Cecil James LeTissier, 5ht Battalion, Canadian Expeditionary Forces in WW! and Veterans Guard in WWII

Cecil James Le Tissier, 5th Battalion, Canadian Expeditionary Forces in WW! and Veterans Guard in WWII

My father looked a lot like him when he was younger - and my son has the same nose.  Family genes moving through time.

My father looked a lot like him when he was younger – and my son has the same nose. Family genes moving through time.

My grandfather, Cecil James Le Tissier served in both the First and Second World Wars. My father, Maurice Cecil Le Tissier was in the Navy for ten years, and started his service with the Korean War. Service was a significant part of their lives.
I was a child of the 60’s, a teenager in the 70’s and as I was taught to “Remember” in school.   I was also taught by the music I listened too and the books I read that “War” was wrong, unnecessary, and accomplished nothing.
What I have learned over the years is that while “War” is wrong it is sometimes necessary; it does have a purpose; and that “Remembrance” is only a very small way of thanking those that serve.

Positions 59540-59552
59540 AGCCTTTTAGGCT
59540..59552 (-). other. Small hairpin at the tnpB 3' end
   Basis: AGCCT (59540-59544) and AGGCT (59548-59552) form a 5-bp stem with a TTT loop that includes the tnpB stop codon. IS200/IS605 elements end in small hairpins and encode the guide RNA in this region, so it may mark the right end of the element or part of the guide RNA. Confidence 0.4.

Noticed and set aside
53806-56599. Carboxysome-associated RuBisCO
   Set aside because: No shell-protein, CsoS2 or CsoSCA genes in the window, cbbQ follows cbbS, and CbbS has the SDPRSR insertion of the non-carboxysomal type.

The only necessary for the triumph of evil is that good men do nothing – Edmund Burke.

My Grandfather served with the 54th Battalion, Canadian Expeditionary Forces in WWI.  He wanted to serve in WWII as well.  Because of his age he was only accepted as part of the veterans guard.

The first two medal are from grandfather's service in the first war and the second two from his service in the second war.

The first two medal are from grandfather’s service in the first war and the second two from his service in the second war.

In Flanders Fields

In Flanders Fields

My father sailed into a Korean Port just as the conflict ended.  I am grateful that he is still around today to share his stories of my Grandfather.

In Remembrance

Lynette